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I store file’s attributes (size, update time…) in database. So the problem is how to manage transaction for database and file.

In a Java EE environment, JTA is just able to manage database transaction. In case, updating database is successful but file operation fails, should I write file-rollback method for this? Moreover, file operation in EJB container violates EJB spec.

What’s your opinion?

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up vote 5 down vote accepted

Access to external resources such as a file system should ideally go through a JCA connector. Though there are several posts around discussing this, I never found a ready-to-use JCA connector for transactional access to the file system, so I started to write one:

Regarding other projects:

Note that as soon as you have more than one transactional participant, the app. server really need to use distributed transaction and things get more complicated. You must not underestimate this complexity (e.g. database have another timeout mechanism for distributed transaction).

Another lightweight approach to consider is to use a SFSB that writes on the file system. If you implement SessionSynchronization interface, you get beforeCompletion and afterCompletion callbacks. The later indicates whether the transaction was committed or rolled back and you do cleanup if necessary. You can then implement a transactional behavior.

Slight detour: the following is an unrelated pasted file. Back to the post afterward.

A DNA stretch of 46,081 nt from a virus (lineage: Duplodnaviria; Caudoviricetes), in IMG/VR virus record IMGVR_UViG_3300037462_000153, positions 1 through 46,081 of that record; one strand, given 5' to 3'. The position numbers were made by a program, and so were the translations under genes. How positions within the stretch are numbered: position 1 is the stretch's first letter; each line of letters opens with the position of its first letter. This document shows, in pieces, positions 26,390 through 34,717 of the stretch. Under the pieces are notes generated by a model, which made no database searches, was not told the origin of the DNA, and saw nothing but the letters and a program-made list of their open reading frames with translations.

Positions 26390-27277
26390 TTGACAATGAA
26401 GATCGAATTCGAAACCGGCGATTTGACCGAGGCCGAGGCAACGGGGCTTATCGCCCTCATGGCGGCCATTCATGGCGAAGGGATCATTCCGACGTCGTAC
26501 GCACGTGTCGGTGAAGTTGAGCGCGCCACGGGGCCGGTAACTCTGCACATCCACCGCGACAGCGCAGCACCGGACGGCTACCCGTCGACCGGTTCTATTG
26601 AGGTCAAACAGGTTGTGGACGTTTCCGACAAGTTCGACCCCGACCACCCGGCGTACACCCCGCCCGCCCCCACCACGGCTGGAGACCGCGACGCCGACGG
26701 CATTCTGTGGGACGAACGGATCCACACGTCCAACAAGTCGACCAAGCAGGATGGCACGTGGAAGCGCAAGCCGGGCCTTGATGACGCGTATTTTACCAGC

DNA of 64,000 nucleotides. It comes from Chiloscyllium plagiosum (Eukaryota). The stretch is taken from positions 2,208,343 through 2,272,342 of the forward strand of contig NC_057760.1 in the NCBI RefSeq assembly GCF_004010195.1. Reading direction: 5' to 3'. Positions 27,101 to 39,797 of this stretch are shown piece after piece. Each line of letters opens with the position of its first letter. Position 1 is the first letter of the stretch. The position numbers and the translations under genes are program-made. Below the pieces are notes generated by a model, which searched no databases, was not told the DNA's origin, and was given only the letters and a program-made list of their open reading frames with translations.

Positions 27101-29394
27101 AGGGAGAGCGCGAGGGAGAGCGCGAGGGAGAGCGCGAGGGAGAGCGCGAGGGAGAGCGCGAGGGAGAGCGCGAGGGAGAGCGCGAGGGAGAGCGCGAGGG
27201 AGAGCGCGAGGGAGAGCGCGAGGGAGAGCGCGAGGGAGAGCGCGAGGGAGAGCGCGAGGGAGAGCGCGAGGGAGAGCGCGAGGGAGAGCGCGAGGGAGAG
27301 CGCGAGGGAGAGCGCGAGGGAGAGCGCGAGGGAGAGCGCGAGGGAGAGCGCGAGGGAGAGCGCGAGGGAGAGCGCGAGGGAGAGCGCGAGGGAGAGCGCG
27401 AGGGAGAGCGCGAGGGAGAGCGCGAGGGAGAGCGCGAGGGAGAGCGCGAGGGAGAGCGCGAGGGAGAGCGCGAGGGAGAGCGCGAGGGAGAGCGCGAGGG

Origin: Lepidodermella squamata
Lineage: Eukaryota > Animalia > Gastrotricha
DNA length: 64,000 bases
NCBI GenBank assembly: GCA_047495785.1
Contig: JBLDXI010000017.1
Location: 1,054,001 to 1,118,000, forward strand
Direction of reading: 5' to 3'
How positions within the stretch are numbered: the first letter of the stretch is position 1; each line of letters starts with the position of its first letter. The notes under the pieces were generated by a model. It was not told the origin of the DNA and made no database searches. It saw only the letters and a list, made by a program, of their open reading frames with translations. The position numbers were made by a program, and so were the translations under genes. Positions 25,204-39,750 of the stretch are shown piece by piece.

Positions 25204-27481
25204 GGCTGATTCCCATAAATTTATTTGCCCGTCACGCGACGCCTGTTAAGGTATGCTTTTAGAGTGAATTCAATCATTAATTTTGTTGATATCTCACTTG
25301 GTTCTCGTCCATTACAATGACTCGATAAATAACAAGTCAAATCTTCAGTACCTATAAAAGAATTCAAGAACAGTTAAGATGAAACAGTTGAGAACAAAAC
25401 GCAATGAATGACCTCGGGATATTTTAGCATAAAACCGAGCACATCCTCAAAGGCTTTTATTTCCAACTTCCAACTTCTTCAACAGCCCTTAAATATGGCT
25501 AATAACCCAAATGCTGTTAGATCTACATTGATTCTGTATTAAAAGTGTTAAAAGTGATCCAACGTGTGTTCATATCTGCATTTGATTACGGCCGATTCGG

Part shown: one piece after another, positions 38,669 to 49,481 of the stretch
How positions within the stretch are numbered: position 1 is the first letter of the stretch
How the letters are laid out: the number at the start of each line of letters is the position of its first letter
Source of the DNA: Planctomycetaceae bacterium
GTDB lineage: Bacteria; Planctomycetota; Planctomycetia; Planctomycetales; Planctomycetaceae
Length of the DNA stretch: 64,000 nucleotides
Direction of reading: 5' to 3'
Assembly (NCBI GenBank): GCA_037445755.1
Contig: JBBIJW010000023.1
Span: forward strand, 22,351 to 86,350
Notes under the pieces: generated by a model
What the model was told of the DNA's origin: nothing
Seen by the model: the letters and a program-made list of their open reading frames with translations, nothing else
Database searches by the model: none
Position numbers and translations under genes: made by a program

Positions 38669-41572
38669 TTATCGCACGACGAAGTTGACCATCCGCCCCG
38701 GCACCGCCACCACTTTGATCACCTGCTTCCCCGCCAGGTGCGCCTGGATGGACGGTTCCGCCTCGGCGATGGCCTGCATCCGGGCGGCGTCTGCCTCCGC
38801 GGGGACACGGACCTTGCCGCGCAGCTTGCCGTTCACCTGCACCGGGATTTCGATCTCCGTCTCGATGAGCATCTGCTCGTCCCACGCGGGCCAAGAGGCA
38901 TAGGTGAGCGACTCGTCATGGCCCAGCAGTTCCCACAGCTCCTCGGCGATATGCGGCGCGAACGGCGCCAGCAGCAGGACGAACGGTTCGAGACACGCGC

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JTA is not simply for Databases, it can be used long with any other resource if that resource supports XA transaction. For example, XADisk enables one such integration of file-systems with XA transactions. Hence, it can also solve the problem of file-system and database consistency which you have been trying to solve.

Hope that helps.


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+1 I had never heard of this one. That's good to know. – ewernli Jul 3 '10 at 10:51

manually. You'll probably need to write compensatory transactions for this.

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Maybe have a look at commons-transaction for transactional file access. Refer to:

In any case, you'll have to write files outside the EJB container or to interact with a JCA connector as pointed out by @ewernli.

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